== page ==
Throughout each year and throughout our lifetimes, we challenge ourselves to remember that even in times of strength, it is better to sense our vulnerability, rather than bask in our success.  We all have memories of times in which bitter and sweet were mixed in our lives, all in the same bite.  Judaism says, sometimes life is like that.  We can celebrate and mourn all at the same time.  And somehow, everything will be ok.  What is your korech moment?

 

Tzafun

Finding and eating the Afikomen | tzafoon | צָפוּן

The playfulness of finding the afikomen reminds us that under normal circumstances, we balance our solemn memories of slavery with a joyous celebration of freedom. When we eat the afikomen, our last taste of matzah for the evening, we are grateful for moments of silliness and happiness in our lives. Tonight, at this seder, we choose to not eat the afikomen, out of respect for the work to come in our quest to repair history.

Bareich
Source : Abraham Joshua Heschel Quote, Design by Haggadot.com
Bareich
Source : http://www.lyricstime.com/shalom-jerusalem-hinei-ma-tov-behold-how-good-lyrics.html
It is traditional at this point in the seder, to sing songs of praise. This is one of my favorites for this event.

Hinei ma tov umanaim

Shevet achim gam yachad

Hinei ma tov umanaim

Shevet achim gam yachad

Behold how good and

How pleasant it is

For brothers to dwell together

Hallel

We now refill our wine glasses one last time and open the front door to invite the prophet Elijah to join our seder.

In the Bible, Elijah was a fierce defender of G-d to a disbelieving people. At the end of his life, rather than dying, he was whisked away to heaven. Tradition holds that he will herald in a new era of peace, so we set a place for Elijah at many joyous, hopeful Jewish occasions.

Hallel
Source : Unknown

On Passover we

Opened the door for Elijah

Now our cat is gone.

Hallel

This video sculpture was created for the Times Square Seder: Featuring the Matzo Ball Soup Kitchen by multi-media artist Melissa Shiff. The video is a cycle of endless doors opening from different classes of neighborhoods in Manhattan. It signifies that we should always be open to the Other whether that be Elijah or the stranger who is in need, thus recalling the injunction in the Haggadah to "Let all who are Hungry come in and Eat" and to invite a stranger to participate in the Seder. Elijah Chair is in the permanent collection of The Jewish Museum New York. (Melissa Shiff, Elijah Chair, Video Sculpture, 2002)

Hallel
Source : Original Illustration from Haggadot.com
Hallel
Source : Jane M.

Look into any great moment in history and there are both men and women responsible.

We look back to Moses, and Miriam, and wait for Elijah.

We give thanks to Miriam, symbol for women everywhere.

It was Miriam, the Prophetess, symbol of all the courageous and worthy women who kept the home fires burning, even when the men became discouraged and despaired of redemption. Who then is more deserving to be "toasted" with wine and saluted for service "above and beyond" than she?

If the Cup of Elijah is one symbolizing hope for future redemption, Miriam's Cup symbolizes redemption realized through the tireless efforts of Israelite women, and women everywhere. Let us honor Miriam for her heroism, and through her, all the brave, capable, devoted, faithful and loyal women of the world who have been, and continue to be, the ongoing source of strength and radical change for peace.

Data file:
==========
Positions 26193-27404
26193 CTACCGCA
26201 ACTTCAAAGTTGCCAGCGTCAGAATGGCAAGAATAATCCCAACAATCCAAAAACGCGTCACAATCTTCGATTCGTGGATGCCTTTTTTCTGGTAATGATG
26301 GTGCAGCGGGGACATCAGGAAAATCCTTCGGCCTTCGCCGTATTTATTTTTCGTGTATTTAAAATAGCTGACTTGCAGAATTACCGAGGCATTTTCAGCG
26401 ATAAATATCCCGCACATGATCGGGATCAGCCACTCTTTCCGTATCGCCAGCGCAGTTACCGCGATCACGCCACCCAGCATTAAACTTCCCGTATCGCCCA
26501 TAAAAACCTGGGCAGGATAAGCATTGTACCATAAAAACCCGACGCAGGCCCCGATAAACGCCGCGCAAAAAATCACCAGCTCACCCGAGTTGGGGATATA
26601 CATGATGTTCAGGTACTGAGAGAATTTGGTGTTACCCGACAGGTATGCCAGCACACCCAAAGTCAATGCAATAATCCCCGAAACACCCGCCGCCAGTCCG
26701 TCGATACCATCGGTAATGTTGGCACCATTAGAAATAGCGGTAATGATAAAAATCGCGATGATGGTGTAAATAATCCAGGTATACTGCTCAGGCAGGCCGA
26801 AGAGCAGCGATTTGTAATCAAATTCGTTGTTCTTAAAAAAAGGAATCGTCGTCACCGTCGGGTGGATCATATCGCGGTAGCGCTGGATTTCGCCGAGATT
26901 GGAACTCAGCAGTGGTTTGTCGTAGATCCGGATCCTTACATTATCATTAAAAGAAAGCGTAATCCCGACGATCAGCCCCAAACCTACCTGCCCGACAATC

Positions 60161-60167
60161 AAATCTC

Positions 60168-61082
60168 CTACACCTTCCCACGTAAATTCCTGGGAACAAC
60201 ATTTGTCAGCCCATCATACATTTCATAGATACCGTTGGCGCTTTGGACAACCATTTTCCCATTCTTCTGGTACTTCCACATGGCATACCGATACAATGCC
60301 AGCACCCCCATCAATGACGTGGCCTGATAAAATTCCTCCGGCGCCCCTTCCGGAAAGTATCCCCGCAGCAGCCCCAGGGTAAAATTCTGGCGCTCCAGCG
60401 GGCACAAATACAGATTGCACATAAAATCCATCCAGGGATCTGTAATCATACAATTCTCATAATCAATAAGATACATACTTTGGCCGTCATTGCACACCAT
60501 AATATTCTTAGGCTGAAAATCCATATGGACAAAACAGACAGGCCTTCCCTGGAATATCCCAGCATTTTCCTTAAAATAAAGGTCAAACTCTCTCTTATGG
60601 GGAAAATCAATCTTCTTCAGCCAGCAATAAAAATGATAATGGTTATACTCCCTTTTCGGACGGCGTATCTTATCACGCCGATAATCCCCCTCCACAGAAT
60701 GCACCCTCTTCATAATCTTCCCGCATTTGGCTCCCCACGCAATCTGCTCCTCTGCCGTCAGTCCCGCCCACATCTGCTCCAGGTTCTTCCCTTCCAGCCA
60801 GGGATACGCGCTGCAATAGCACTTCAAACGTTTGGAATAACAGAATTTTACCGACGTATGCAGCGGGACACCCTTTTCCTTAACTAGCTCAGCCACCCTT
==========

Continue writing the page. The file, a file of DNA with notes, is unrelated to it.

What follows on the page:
For the sake of our righteous women were our ancestors redeemed from Egypt. L'Chaim!

Hallel

from So-Called Hip Hop Seder

Nirtzah
by HIAS
Source : HIAS Seder Supplement
I will take you to be my people... ...

When we rise up from our Seder tables, let us commit ourselves to stamping out xenophobia and hatred in every place that it persists. Echoing God’s words when God said, “I take you to be my people,” let us say to those who seek safety in our midst, “we take you to be our people.” May we see past difference and dividing lines and remember, instead, that we were all created b’tzelem Elohim, in the image of God. May we see welcoming the stranger at our doorstep not as a danger but as an opportunity – to provide safe harbor to those seeking refuge from oppression and tyranny, to enrich the fabric of our country and to live out our Jewish values in action. Blessed are You, Adonai Our God, who has created us all in Your image.

בָּרוּךְ אַתָּה יְיָ, אֱלֹהֵינוּ מֶלֶךְ הָעוֹלָם, בּוֹרֵא פְּרִי הַגָּפֶן

Baruch Atah Adonai, Eloheinu Melech ha-olam, borei p’ree hagafen.

Blessed are You, Ruler of the Universe, who creates the fruit of the vine. 

Conclusion
Source : Robb Gordon

I grew up in an irreligious home. We rarely belonged to a Temple (Synagogue was too traditional) and attending a service was even rarer. When we did go to temple you would never a yarmulke except on the Rabbi & Cantor (sometimes). The only tallitot were these little vest things that the clergy wore. The only Hebrew was the Sh'ma, the Torah/Haftarah readings and the Mourner's Kaddish (which is really Aramaic).

But every year, without fail, the Passover dishes and linens would come out, and we would have a full-blown Seder. The only other holiday we really observed was Hannukah, and that was only by lighting the Hannukia and singing Maoz Tzur (Rock of Ages).